Rhetorical analysis - ooh, that sounds heavy, doesn’t it?
Let’s first understand what a rhetorical analysis essay is. The word ‘rhetoric’ refers to the study of words writers use to communicate and influence their readers. Basically, rhetorical analysis is nothing but analyzing a writer’s writing.
Original: SourceMore than writing about whether you agree or not with the writer’s arguments, this essay asks you to dive deep into how the writer has chosen to write. It’s about dissecting into the piece to determine the writing techniques used to deliver the main point or message.
This might sound stressful and confusing but that’s what we’re here for - to break down the steps to writing a rhetorical analysis essay and help you put together an impressive, high-scoring paper.
- How to Approach a Rhetorical Analysis Essay
- 6 Simple Steps to Write an Effective Rhetorical Analysis Essay
Before jumping straight into the steps to writing a rhetorical analysis essay, it’s important to understand how to approach such an essay and the factors you need to consider in order to do justice to it.
This is where the SOAPSTone strategy comes into the picture. It stands for Speaker, Occasion, Audience, Purpose, Subject and Tone. Following this strategy helps you plan the essay and approach it in an organized manner.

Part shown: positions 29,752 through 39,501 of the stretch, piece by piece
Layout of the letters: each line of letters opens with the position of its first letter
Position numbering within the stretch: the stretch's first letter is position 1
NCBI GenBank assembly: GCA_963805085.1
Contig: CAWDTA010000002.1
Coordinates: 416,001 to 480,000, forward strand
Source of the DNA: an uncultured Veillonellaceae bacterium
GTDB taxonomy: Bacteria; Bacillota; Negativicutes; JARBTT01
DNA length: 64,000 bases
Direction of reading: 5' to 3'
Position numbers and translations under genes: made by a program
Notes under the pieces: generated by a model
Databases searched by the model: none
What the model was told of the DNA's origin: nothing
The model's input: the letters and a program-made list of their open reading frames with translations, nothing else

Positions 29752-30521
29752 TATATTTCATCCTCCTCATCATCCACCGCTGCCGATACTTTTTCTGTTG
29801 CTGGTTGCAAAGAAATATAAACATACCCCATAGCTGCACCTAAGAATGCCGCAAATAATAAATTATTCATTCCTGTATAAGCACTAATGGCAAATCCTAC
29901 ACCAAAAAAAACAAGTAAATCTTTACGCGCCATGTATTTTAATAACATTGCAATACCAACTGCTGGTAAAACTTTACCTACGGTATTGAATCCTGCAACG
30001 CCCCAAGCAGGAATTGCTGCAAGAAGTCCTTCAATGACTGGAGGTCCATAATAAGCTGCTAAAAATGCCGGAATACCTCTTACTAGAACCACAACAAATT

Read on to know what each of these crucial elements constitute of and the questions you need to answer while writing a rhetorical analysis essay.Speaker
‘Speaker’ refers to the person telling the story. Don’t mistake the author and speaker to be the same voice. In many instances, the author may choose to tell the story from the main character or narrator’s point of view.
Questions to ask: Who is the speaker? Are the author and speaker the same? What do you know about the speaker? What assumptions can you make about him/her?Occasion
‘Occasion’ refers to the setting or context of the piece of writing. While analyzing ‘occasion’, there are two ways to look at it - micro and macro view. Micro is about understanding where the writing was set while macro is about considering when the author wrote it and what was the environment like.
Questions to ask: What is the time and place of the text? What era is it set in? What are the historical events that took place then? What details are mentioned about the social or political climate? How does the environment influence the text?Audience